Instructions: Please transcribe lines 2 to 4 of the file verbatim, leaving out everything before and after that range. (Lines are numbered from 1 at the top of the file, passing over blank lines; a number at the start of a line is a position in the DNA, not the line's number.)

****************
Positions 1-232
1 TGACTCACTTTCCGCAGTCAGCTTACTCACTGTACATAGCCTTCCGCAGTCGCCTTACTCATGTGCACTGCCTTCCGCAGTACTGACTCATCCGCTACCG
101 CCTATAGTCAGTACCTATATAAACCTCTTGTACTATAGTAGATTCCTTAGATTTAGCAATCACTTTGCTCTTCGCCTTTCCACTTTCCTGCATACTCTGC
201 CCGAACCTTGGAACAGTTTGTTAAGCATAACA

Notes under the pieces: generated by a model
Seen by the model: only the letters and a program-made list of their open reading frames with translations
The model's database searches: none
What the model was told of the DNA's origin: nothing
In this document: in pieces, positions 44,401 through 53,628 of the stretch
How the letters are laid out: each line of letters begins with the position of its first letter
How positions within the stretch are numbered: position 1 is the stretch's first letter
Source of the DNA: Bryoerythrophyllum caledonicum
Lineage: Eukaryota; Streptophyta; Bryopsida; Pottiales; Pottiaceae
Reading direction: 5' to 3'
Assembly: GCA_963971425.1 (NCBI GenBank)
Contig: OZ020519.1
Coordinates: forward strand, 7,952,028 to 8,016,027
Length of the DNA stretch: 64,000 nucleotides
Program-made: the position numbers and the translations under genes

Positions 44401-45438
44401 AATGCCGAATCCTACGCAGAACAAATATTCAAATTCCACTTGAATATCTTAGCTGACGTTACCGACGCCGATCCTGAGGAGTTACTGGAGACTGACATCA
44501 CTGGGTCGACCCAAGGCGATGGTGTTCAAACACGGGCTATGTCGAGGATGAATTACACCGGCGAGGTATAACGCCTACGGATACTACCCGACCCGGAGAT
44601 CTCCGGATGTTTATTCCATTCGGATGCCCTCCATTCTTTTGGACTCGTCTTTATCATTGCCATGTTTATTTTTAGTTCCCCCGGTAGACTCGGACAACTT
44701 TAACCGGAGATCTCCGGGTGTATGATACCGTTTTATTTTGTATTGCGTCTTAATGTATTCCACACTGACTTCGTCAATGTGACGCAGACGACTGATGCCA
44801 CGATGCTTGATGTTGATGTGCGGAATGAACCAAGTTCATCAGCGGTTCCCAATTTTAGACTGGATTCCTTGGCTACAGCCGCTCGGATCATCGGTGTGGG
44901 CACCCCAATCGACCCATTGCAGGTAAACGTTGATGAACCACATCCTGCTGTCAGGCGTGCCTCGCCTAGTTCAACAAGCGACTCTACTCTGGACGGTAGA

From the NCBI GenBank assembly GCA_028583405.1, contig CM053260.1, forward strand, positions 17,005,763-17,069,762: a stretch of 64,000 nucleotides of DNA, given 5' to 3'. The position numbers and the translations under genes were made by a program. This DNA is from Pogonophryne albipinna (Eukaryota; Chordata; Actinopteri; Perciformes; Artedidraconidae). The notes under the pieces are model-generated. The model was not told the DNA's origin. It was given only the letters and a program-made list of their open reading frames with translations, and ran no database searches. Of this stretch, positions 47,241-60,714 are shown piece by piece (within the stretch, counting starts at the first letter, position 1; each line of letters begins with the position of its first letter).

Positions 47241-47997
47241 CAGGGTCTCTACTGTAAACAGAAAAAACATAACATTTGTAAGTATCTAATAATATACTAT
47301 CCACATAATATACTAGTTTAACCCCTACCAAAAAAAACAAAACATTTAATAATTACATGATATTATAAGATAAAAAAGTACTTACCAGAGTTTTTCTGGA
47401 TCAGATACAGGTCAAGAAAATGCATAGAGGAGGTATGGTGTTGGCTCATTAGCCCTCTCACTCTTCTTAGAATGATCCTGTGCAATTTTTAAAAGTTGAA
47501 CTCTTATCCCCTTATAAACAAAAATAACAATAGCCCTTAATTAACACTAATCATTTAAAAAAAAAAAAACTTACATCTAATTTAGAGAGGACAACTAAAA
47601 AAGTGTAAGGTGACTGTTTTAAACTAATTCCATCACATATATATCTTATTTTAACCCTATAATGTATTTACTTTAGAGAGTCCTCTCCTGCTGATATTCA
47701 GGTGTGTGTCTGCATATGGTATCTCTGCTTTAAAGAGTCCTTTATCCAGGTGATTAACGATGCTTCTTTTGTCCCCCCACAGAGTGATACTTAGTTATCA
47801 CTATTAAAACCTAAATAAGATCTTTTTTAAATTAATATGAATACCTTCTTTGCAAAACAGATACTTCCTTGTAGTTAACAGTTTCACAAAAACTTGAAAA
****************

1 TGACTCACTTTCCGCAGTCAGCTTACTCACTGTACATAGCCTTCCGCAGTCGCCTTACTCATGTGCACTGCCTTCCGCAGTACTGACTCATCCGCTACCG
101 CCTATAGTCAGTACCTATATAAACCTCTTGTACTATAGTAGATTCCTTAGATTTAGCAATCACTTTGCTCTTCGCCTTTCCACTTTCCTGCATACTCTGC
201 CCGAACCTTGGAACAGTTTGTTAAGCATAACA